Daniel W Eggers
Cape Coral, Florida
May 29, 2004
|Died in Kandahar, Afghanistan, when their vehicle hit a land mine.|
| DATE POSTED: MARCH 22, 2005
Eggers remembered for humor, compassion
By Sgt. 1st Class Darren D. Heusel
105th Mobile Public Affairs Detachment
KABUL, Afghanistan (USASOC News Service, March 22, 2005) — Capt. Daniel W. Eggers, who was killed in Afghanistan with three other servicemembers May 29, 2004, near Kandahar, was remembered March 20 by those closest to him after a ceremony that renamed Kabul Compound in his honor.
Eggers’ wife, Capt. Rebecca L. Eggers, who was unable to attend the ceremony, said the two things people will remember most about her spouse are his “insane sense of humor and the fact that he treated everyone equally, both in his personal life and his professional life.”
“He reached out to those less fortunate without making them feel embarrassed by their situation,” Mrs. Eggers said in an e-mail from her office at Fort Bragg, N.C., where she is serving at the U.S. Army Special Operations Command.
“He was humbled by the handicapped,” she continued. “He was an extremely spiritual person that let his faith guide him.”
Also killed that day with Eggers were Sgt. 1st Class Robert J. Mogensen, Spc. Joseph A. Jeffries and Navy Petty Officer 1st Class Brian J. Ouellette.
The four men were fatally wounded by an improvised explosive device while returning to their base as they tried to avoid another IED in the road.
Eggers’ former neighbor, Jeffrey Weber of Manhattan, Kan., said in an e-mail posted on the Fallen Heroes Memorial Web site, "I am proud to have grown up next door to Daniel Eggers. I have received the deepest inspiration from his example. I am a better person today because of my proximity to such a selfless hero."
Kris Mitchell of Columbus, Ga., went to school with Eggers and was a sophomore while he was a junior at The Citadel Military College in South Carolina.
“As a cadet, I knew him from ROTC; as a lieutenant, I knew him as a ‘Cottonbaler.’ I also knew him as a friend – admired and respected by all,” he wrote in another e-mail posted on the Web site.
“I was proud to see him in his Green Beret, it was him. At the 2003 homecoming, I asked him about Special Forces and how he liked it. He told me that it was the best place for him and he loved it! Dan was a great man! I am honored to know him.”
Brian Ouellette of Uxbridge, Mass., a brother of Michael Ouellette, wrote in another e-mail, “My brother was surrounded with the best of the best.”
Mrs. Eggers said she and her husband came into the military in 1997, and being half of a dual-military couple was much like being half of any dual-income family.
“You learn to split everything, to include cooking dinner, picking up the children and doing the housework,” she wrote in the e-mail.
“Since we both worked the same amount of time, there was never an expectation that one of us would pull more of the load at home.
“We were extremely lucky in that, while we were in school, we were able to be stationed together fairly easily. And, until Dan became SF, he hadn’t been on a deployment for more than 30 days.”
Mrs. Eggers went on to say they were fortunate in that they didn’t have to leave their two children, John Joseph Eggers, 6, and William Howard Eggers, 4, at the same time, “something that happens more and more often now.”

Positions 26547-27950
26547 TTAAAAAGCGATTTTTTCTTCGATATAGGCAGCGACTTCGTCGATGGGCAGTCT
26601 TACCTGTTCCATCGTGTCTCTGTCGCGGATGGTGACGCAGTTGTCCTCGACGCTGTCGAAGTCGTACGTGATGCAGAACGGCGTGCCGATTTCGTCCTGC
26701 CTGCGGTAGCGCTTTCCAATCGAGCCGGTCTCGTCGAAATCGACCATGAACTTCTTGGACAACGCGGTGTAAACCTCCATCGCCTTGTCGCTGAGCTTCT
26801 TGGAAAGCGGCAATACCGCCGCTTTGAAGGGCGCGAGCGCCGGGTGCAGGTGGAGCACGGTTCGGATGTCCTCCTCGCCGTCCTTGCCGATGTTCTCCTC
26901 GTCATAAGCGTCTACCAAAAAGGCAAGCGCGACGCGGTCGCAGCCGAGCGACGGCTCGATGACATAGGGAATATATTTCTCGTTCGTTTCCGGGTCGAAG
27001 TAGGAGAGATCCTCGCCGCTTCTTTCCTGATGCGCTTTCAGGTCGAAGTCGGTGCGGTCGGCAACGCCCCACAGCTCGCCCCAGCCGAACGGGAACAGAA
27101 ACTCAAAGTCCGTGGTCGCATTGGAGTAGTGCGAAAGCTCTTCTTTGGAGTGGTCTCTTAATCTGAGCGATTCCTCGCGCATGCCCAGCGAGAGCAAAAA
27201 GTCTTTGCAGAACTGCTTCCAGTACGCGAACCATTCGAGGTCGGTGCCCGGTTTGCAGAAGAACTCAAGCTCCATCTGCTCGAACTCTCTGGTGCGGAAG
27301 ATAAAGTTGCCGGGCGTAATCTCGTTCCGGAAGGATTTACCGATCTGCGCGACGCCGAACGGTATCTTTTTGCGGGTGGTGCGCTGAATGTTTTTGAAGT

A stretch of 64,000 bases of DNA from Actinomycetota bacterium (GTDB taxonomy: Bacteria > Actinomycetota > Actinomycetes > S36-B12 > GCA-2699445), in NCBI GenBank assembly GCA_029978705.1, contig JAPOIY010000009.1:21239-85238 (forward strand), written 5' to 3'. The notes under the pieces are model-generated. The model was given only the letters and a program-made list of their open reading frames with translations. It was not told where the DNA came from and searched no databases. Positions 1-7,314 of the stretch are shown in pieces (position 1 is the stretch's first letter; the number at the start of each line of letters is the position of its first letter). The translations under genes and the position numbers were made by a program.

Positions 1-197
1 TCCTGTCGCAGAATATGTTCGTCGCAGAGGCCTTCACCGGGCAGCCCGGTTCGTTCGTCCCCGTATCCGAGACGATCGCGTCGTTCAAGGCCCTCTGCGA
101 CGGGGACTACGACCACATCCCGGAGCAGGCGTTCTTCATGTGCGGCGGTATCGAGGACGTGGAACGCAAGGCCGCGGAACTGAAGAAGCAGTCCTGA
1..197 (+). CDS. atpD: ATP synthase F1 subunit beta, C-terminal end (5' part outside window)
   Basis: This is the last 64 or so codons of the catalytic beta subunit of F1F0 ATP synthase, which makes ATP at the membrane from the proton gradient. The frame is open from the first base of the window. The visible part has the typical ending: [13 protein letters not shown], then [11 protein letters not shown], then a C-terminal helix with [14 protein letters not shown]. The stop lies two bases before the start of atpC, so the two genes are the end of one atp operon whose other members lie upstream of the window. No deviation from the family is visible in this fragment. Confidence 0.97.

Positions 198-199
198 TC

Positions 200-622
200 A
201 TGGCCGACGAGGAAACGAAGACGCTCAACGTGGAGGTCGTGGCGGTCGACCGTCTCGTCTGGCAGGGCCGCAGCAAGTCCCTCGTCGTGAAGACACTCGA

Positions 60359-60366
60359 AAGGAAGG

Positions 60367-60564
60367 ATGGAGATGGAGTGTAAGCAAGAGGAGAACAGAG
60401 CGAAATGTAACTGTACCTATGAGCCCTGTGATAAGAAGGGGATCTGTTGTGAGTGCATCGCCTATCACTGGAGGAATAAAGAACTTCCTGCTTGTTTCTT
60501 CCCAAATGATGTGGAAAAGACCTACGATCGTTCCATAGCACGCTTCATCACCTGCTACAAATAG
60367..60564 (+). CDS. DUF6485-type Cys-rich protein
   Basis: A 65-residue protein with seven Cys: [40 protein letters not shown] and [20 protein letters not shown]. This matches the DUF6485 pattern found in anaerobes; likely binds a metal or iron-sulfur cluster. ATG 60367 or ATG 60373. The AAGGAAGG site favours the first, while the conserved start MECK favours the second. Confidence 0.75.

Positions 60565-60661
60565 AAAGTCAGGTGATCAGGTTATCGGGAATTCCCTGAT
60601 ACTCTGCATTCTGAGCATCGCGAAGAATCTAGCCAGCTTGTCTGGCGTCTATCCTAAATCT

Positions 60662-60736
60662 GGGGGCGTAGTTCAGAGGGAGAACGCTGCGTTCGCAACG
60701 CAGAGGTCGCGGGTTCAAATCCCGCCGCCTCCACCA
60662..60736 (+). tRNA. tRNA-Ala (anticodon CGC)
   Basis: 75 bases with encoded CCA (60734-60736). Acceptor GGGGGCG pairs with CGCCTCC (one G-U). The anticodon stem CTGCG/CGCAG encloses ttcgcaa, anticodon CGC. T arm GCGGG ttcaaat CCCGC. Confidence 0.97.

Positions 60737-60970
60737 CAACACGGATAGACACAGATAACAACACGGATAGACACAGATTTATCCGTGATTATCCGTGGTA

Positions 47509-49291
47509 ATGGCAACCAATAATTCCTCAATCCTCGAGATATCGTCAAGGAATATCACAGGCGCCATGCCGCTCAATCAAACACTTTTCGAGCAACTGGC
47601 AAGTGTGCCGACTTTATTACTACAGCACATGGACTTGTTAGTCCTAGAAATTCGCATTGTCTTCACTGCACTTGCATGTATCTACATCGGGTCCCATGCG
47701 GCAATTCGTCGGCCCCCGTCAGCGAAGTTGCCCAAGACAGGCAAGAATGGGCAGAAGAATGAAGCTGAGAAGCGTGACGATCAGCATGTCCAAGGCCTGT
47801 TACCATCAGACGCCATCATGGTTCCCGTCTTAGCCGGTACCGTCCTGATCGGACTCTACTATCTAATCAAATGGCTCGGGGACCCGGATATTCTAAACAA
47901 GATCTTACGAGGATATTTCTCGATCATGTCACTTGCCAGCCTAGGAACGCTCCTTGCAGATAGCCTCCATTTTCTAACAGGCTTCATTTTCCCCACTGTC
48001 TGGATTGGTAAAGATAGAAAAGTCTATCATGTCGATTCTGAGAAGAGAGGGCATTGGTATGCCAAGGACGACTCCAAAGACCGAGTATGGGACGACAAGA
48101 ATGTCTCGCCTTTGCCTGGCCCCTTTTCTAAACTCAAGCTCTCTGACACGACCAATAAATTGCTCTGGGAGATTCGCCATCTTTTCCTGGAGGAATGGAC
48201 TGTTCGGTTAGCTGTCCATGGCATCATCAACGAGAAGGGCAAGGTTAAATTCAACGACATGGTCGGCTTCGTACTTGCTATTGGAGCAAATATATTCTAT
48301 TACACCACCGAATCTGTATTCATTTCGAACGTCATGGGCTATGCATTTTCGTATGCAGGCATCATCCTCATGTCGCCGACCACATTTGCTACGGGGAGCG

“So, for us having two military members in the same family was not nearly as difficult as I know some people’s situations are,” she wrote. “He was a wonderful husband and father, and we miss him dearly.”
| DATE POSTED: MAY 31, 2004
PRESS RELEASE: 3 USASOC Soldiers killed in Afghanistan
U.S. Army Special Operations Command Public Affairs Office
FORT BRAGG, N.C. (USASOC News Service, May 31, 2004) — Three U.S. Army Special Operations Command Soldiers were killed in southern Afghanistan May 29 when their vehicle hit an improvised explosive device there.
Capt. Daniel W. Eggers, Sgt. 1st Class Robert J. Mogensen and Spc. Joseph A. Jeffries were fatally wounded while returning to their base of operations near Kandahar when the IED detonated as they tried to avoid another explosive device in the road.
Eggers, 28, a Special Forces detachment commander, and Mogensen, 26, a Special Forces weapons sergeant, were both assigned to 1st Battalion, 3rd Special Forces Group (Airborne) at Fort Bragg, N.C. Jeffries, 21, was a psychological operations specialist assigned to the 320th Psychological Operations Company, an Army Reserve unit based in Portland, Ore.
The explosion also killed a U.S. Navy Sailor. All four service members were attached to the Combined Joint Special Operations Task Force – Afghanistan in support of Operation Enduring Freedom.
The incident is under investigation.
Eggers, a native of Cape Coral, Fla., graduated from The Citadel Military College of South Carolina in May 1997 and was commissioned as a second lieutenant. He completed Special Forces training in 2002 and was assigned to 1st Bn., 3rd SFG in May 2003 following Arabic language training. He is survived by his wife, Rebecca, and his sons, John, 6, and William, 3.
A native of Leesville, La., Mogensen enlisted in the Army in 1995 and served in a number of Special Forces assignments with the 3rd SFG. He was a senior Special Forces noncommissioned officer and spoke French. Mogensen is survived by his wife, Tanya, and three children, Joshua, 10, Vanessa, 6, and Leilani, 8 weeks.
Jeffries, of Beaverton, Ore., joined the Army in October 2001 and completed the Psychological Operations Specialist Course at Fort Bragg, N.C. He is survived by his wife, Betsy, of Beaverton, and his parents, Mark and Linda Jeffries, also of Beaverton.
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